The deal with plays

I live near Basavanagudi in South Bangalore, hardly 6 km from the city’s best theatre Ranga Shankara. In the other direction, a (relatively) new auditorium which plays host to several promising plays (KH Kala Soudha) is even closer. There are times when we consider going for a play at one of these locations. To date, however, I’ve been to a performance (can’t call it a play) at KH Kala Soudha once. The only time I’ve been to Ranga Shankara was five years ago, back when i was in college.

I think one of the reasons for this is that I can never muster the necessary incentive to go watch a play. A large number of plays, as I understand, hold nothing much of promise in the stories that they tell. I’m not much of an actor, and don’t have an eye for fine acting which I want to discover. Yes, sometimes the way some stories are told is fantastic, and this is even more so when the play in question is telling a known story (the one play I’ve watched in Ranga Shankara was a Harivansh Rai Bachchan interpretation of Hamlet; where they use Yakshagana dancers for the play-within-a-play, and that was a fantastic way of telling the story).

Still, the thought of having to sit there in one place, without doing anything that might distract the performers, focusing all my energies on the performance, for the “option value” that there might be something really insightful in what the performers are trying to convey is daunting. With widespread sponsorship from governments and corporates, most plays are very reasonably priced, but the attention they demand can put me off.

And then I wonder if the reason I don’t like plays so much is because they’re rehearsed, that everything goes according to a particular script, that every move of the actor has been choreographed! The way plays are structured essentially requires discipline on part of all the actors, and the play could sometimes be seen as just an exhibition of discipline! I must mention here that I have even less patience for other more obvious exhibitions of discipline such as parades.

I read that the Rangashankara ¬†festival is coming up soon, and I do hope I can get myself to at least check out a few plays (especially since I’m now fairly rich in terms of time). However, I must say it will take a lot of convincing on your part to make me come watch your play. If you say “we’re performing Shakespeare’s Romeo and juliet” I’ll say “why should I come watch you when I can read the play?”. But if you tell me that there’s a story that you want to say, which you’re going to say in a particularly unique way, then I might be interested.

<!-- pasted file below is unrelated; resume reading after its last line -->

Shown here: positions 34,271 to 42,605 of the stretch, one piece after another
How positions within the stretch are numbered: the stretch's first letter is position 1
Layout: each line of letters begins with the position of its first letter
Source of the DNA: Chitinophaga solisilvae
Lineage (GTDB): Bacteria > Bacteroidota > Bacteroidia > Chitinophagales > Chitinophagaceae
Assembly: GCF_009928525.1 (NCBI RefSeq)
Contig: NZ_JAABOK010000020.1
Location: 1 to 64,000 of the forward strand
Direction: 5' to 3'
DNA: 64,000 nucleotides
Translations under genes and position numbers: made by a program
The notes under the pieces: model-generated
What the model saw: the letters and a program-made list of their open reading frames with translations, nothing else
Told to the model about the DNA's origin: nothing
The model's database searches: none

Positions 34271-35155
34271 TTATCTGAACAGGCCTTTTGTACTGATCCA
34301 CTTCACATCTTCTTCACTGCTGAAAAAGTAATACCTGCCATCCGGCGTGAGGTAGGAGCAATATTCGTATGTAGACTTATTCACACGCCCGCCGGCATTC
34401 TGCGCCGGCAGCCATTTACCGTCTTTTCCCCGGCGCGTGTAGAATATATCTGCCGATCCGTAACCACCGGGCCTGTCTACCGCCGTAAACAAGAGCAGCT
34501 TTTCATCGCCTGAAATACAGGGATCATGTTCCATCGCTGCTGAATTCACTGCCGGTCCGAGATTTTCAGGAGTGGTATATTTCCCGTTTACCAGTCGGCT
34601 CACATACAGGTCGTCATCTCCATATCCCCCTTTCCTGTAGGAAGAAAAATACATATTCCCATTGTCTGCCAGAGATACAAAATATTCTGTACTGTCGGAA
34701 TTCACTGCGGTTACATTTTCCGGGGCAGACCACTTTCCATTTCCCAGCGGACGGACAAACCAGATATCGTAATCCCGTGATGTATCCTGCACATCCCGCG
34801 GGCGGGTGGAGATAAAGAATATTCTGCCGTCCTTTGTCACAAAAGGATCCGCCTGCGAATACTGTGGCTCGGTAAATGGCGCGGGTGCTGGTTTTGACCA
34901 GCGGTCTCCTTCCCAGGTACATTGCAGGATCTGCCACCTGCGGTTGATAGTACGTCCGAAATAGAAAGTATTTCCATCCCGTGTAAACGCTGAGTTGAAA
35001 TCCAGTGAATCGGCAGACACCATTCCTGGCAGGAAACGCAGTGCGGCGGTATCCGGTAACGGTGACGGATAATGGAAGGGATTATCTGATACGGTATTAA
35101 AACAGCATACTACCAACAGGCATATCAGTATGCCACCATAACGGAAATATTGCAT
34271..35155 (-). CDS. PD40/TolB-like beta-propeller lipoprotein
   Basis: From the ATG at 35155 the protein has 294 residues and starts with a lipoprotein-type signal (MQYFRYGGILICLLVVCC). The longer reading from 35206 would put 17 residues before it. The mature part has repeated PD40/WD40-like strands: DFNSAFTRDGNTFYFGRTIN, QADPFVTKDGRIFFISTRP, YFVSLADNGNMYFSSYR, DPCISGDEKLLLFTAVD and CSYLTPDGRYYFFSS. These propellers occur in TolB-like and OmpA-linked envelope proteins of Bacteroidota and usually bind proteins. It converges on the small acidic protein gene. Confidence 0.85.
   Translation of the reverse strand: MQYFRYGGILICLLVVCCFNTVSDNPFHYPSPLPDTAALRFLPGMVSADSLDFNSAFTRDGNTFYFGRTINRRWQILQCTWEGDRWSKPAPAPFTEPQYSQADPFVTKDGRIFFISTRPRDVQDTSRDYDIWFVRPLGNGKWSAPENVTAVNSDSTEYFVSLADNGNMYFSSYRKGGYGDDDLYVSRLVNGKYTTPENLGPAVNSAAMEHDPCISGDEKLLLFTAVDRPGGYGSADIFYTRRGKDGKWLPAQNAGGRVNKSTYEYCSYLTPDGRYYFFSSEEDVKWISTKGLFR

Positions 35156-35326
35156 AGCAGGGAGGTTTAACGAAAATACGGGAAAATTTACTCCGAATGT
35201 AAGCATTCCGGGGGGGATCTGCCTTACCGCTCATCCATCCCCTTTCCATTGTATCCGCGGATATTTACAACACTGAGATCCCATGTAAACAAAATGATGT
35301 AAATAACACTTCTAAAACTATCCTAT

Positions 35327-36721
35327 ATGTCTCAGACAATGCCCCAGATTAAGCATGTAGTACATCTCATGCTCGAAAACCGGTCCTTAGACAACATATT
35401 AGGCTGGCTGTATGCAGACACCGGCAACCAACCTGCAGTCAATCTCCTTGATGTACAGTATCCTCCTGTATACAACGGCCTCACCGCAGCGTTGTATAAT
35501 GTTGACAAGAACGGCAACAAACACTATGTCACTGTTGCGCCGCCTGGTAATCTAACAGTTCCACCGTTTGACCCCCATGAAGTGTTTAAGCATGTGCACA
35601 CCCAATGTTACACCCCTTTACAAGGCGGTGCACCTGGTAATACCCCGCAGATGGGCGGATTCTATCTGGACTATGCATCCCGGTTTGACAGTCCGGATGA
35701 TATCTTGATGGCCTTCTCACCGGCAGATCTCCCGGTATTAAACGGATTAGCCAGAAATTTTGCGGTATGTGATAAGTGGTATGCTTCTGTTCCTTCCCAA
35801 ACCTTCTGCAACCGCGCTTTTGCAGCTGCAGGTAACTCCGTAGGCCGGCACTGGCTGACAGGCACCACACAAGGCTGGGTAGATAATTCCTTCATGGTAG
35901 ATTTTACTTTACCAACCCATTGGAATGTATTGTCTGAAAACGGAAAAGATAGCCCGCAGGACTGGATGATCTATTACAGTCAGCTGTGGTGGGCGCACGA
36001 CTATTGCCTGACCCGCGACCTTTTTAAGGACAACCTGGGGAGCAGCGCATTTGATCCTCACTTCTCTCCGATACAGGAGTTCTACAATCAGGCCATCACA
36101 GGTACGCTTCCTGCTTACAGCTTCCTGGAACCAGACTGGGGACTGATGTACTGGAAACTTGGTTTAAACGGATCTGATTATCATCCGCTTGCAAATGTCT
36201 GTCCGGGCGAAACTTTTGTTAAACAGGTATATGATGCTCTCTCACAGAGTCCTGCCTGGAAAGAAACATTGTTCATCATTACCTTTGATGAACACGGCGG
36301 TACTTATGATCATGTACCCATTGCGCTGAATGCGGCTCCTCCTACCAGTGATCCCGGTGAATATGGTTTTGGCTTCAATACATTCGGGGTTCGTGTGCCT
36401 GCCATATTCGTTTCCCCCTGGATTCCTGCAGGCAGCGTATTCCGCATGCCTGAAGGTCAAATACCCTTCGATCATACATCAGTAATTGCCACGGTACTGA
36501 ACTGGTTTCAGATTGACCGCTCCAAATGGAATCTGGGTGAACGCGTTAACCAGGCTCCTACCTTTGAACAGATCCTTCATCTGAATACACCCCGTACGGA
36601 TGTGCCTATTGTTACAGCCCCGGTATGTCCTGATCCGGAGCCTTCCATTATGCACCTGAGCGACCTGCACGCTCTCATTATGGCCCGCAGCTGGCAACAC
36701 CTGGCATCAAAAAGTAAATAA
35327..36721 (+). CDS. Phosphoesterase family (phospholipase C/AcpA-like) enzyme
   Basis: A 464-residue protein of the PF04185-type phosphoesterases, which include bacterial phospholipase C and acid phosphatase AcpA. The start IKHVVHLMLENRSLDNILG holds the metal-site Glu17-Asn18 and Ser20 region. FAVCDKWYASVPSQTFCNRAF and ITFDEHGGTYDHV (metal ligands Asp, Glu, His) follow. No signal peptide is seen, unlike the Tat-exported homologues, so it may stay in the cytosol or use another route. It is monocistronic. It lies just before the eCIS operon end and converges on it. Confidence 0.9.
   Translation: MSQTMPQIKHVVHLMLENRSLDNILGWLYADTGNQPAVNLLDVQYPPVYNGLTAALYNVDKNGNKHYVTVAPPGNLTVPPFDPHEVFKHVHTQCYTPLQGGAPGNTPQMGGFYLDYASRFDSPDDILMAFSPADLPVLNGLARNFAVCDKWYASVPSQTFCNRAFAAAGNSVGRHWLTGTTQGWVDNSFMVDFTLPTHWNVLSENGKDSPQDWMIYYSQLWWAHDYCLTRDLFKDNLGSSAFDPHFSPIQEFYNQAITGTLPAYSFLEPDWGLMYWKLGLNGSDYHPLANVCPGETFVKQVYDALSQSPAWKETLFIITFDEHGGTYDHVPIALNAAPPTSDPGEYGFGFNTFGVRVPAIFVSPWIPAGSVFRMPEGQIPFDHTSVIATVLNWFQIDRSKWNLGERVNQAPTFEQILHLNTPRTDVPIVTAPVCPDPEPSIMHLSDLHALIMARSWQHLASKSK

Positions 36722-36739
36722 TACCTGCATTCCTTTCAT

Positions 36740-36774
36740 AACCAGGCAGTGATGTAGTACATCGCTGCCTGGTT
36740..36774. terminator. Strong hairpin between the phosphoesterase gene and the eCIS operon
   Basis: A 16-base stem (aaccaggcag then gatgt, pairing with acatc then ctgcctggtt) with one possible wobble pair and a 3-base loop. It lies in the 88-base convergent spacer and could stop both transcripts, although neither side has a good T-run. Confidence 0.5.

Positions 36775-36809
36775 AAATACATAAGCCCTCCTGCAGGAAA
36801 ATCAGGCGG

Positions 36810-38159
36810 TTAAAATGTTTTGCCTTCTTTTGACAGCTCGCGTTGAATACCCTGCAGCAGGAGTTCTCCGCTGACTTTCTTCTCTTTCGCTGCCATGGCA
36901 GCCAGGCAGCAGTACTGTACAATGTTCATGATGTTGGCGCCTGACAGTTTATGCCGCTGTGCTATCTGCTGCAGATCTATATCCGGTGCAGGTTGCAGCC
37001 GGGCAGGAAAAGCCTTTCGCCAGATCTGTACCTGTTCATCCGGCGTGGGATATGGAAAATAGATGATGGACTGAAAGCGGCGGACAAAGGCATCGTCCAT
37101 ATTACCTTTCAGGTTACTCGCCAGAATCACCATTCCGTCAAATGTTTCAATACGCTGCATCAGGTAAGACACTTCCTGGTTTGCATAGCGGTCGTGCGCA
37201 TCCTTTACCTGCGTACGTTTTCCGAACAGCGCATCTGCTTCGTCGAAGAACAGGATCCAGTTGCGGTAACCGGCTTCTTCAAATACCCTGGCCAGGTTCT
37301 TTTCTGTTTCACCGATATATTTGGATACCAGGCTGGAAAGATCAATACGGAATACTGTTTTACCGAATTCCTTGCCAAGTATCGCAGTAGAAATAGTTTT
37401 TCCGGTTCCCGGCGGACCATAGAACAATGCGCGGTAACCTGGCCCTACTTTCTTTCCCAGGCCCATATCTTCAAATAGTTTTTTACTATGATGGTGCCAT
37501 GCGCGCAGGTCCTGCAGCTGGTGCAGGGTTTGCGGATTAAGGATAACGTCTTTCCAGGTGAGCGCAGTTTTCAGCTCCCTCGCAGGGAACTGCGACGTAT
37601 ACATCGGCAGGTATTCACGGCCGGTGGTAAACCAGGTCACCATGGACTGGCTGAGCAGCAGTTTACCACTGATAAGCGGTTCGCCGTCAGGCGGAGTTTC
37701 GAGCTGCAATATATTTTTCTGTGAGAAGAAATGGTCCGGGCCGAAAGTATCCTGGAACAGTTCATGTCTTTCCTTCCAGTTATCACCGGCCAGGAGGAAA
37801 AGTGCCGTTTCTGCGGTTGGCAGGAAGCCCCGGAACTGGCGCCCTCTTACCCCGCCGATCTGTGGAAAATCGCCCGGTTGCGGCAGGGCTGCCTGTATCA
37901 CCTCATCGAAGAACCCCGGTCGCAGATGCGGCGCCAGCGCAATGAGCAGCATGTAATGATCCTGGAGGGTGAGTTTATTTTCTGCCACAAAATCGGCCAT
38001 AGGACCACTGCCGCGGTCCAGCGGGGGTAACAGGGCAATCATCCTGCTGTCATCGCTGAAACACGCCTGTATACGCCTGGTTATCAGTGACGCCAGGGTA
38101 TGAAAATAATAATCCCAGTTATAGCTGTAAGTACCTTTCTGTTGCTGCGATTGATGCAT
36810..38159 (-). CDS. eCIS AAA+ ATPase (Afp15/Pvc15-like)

The Importance of Discipline

I’ve never been a fan of discipline. I think it is a major constraint and hinders creativity, and puts too many walls within which you need to live your life. Despite constant exhortations by my father, I never wanted to join the army. Hell, I tried my best (successfully) in order to even avoid NCC when I was at IIT. I pride myself on being some sort of a free spirit who isn’t held back by any arbitrary rules that I create for myself to live my life by.

A really nice article that I read today, however, makes me think twice about this stand. So this article is about “decision fatigue” and is not very dissimilar to what I’d read a long time back (again in the NYT) about the Law of Conservation of Willpower. So this article talks about how every time you need to make a decision it consumes some part of your mental energy. Irrespective of the size of the decision that is to be made, there is some willpower that is lost, and that causes you to be suboptimal in your decision making as the day progresses.

The article really struck a chord with me, and I realize I’m also heavily prone to decision fatigue. Sometimes the smallest decisions take away so much energy from me that I simply put NED. And yeah, on a related note, I’ve got the wife upset innumerable times solely because of my indecisiveness, a part of which can be attributed to decision fatigue. I even remember not going to a wedding reception some three years back because I couldn’t decide which shirt to wear! And no, I’m not making this up.

So on that note, here’s where I think discipline has a part to play in life. By putting certain constraints on your life, you are reducing the number of decisions that you have to make. And that implies your willpower and mental energy will be reserved for those things where it’s really important that you decide carefully. By making a schedule for yourself, you are outsourcing to you-the-planner all the trivial decisions of your life. Yes, you might feel constrained at times. But it saves you so much energy by way of saving you from several trivial decisions.

Of course, feeling constrained can also affect your mental energy in a negative way, and prevent you from giving your best. Nevertheless, this decision fatigue thingy implies that discipline may not be all that bad. Or maybe I need to think about it some more.

Life Update And Other Stories

So I got married. Oh, we made a wedding website also. Wanted to have a dating game at the wedding where people try chat up each other on the chat box in the website before they came for the wedding, but unfortunately the box wasn’t widely used and the wedding party (yeah, we did have a dance party after the “vara pooje”) went off “peacefully” without any one pairing up (as far as we could see).

The biggest pain point at the wedding was immediately after I had tied the thaaLi around Pinky’s neck. The stage of the hall (not very big, mind you – the stage that is, the hall was pretty big) was invaded by all and sundry. Random uncles tried to ensure some discipline and make people queue up, but to no avail. We were assaulted from several directions by people wanting to shake our hand and get introduced to the one of us that they didn’t know. I’m not sure if either Pinky or I actually got to know anyone during that process.